Ready for Indy?

A view of what's left of the Paterno statue

With Ohio State already ineligible for postseason play in 2012, the sanctions handed down by NCAA president Mark Emmert to ban Penn State from postseason play for four years clears the road for Wisconsin to make it back to Indianapolis as Big Ten Leaders Division champions.

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MADISON - For the last two college football seasons, Wisconsin fans have enjoyed a surreal journey that allows a good portion of its fans to think back to the early 2000s. Under head coach Barry Alvarez, Wisconsin utilized the ground-and-pound running game of Ron Dayne to win a pair of conference championships, earn two double digit-win seasons and a couple titles out in Pasadena.

Head coach Bret Bielema has resurrected the Wisconsin program over the last two years with back-to-back 11-win seasons, the school's first two Big Ten titles since Alvarez' 2000 Rose Bowl team and two second-place finishes at the Rose Bowl. But while Alvarez went six years without a 10-win season after winning his third and final Rose Bowl, Bielema has Wisconsin primed for even bigger success in 2012 and beyond.

With only eight scholarship seniors, one would surmise the Badgers are a young, inexperienced team. Young they are, but it's an experienced group with 40 returning letterwinners and 18 players that have previously started games.

"This year we have a small tight-knit (senior) group where we can all be on the same page and lead the team," said senior cornerback Devin Smith. "We have a lot of guys that have been here for a number of years, so they understand where to go and what to do. We understand the big picture and we need to help our team get to where we want to go."

One of those destinations once again is in Indianapolis playing for a conference championship. After winning the inaugural title last year over Michigan State, the Badgers are again heavy favorites to get back to the title game based on two things: 1) returning personnel 2) a lack of divisional competition.

We already knew Ohio State was not going to be a factor in the Big Ten Leaders Division after the Buckeyes football program was banned this upcoming season from postseason competition due to the fallout of improper benefits and the ensuing cover up by then head coach Jim Tressel. But with the bombshell delivered by NCAA president Mark Emmert Monday, Penn State figures to be an afterthought for the next decade.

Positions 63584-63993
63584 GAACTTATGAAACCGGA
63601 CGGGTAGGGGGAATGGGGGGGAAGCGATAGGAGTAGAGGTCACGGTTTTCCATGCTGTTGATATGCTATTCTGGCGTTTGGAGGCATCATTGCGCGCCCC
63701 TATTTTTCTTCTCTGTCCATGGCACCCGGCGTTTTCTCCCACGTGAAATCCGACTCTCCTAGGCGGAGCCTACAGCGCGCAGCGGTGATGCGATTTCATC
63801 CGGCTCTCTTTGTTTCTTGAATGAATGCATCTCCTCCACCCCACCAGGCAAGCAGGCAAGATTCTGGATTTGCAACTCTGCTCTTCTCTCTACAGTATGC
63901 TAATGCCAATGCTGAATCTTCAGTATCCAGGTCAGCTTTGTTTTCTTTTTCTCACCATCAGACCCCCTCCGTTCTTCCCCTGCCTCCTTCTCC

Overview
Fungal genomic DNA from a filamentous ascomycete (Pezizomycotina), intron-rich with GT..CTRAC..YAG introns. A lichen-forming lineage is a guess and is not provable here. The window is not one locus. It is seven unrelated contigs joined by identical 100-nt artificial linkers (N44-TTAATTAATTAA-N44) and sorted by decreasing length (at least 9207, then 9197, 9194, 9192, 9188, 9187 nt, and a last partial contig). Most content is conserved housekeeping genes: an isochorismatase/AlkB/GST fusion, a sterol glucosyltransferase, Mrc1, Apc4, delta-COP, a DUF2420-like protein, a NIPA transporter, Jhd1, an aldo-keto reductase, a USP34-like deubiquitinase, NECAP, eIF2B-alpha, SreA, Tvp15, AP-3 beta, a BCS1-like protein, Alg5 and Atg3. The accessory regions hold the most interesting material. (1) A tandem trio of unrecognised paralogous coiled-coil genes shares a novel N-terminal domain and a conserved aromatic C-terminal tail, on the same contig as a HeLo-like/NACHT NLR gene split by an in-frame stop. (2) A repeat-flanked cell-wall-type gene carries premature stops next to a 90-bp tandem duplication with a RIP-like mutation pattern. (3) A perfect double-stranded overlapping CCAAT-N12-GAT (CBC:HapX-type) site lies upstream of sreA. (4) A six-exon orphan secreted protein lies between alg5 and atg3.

In the wake of the Jerry Sandusky sex abuse scandal and ensuing cover up by the athletic department, including former head coach Joe Paterno, Penn State football will be banned from postseason play for four years, must vacate all 112 wins from 1998 to 2011 and will be fined approximately $73 million by the NCAA and the Big Ten; those funds will be used as an endowment for non-university programs preventing child sexual abuse or assisting victims.

Because of these two programs' missteps, the only Leaders Division teams eligible for the Big Ten title game this season will be Wisconsin, Illinois, Indiana and Purdue.

Illinois is under first year coach Tim Beckman and needs to turn around a program that lost six straight games last season, Purdue lost to UW by 45 points last year and Indiana went 1-11 last season with no wins over FBS teams. Needless to say, the level of competition doesn't scream the ‘competitive balance' Big Ten commissioner Jim Delany cited when he created the two divisions prior to last season.

But even if those teams were eligible, Wisconsin would arguably still be the favorite in its division. The Badgers will be stronger defensively in the second year under co-defensive coordinators Chris Ash and Charlie Partridge, as the coordinators will have a deep defensive line rotation, three seniors in the secondary and a linebacking duo of Chris Borland and Mike Taylor who combined for nearly 300 tackles last season.

Wisconsin may take a step back offensively without quarterback Russell Wilson, but the Badgers should still be a powerful unit with Heisman Trophy finalist Montee Ball returning at tailback for his senior year, four projected starters on the offensive line with staring experience, a preseason candidate for the Mackey Award in junior tight end Jacob Pedersen and another experienced transfer quarterback in junior Danny O'Brien.

According to strength and conditioning coach Ben Herbert, O'Brien has followed the path laid out last season by Wilson, showing leadership ability in the offseason by simply lacing up his shoes and going to work. A player who has admitted previously that he strives to be perfect, O'Brien has already built up a solid reputation with his teammates.

"He's been great," said junior receiver Jared Abbrederis about O'Brien. "All the quarterbacks get along really well and have been doing well this summer, so it will hopefully be a good battle in fall camp. Everyone on the team has accepted him. I didn't think there was going to be any problems coming in with how we accepted Russell last year. We have a good group of guys around here, so it's been a good transition."

The balance of power in the Big Ten conference has shifted over the past two seasons, with Wisconsin going 22-5 overall and 13-3 in the Big Ten. With the teams facing sanctions this season and with UW only losing eight scholarship seniors off this year's roster, don't expect fans to wait long for another 10-win season.

In fact, Wisconsin fans shouldn't have to wait long for another trip to Indianapolis and a BCS bowl at all.

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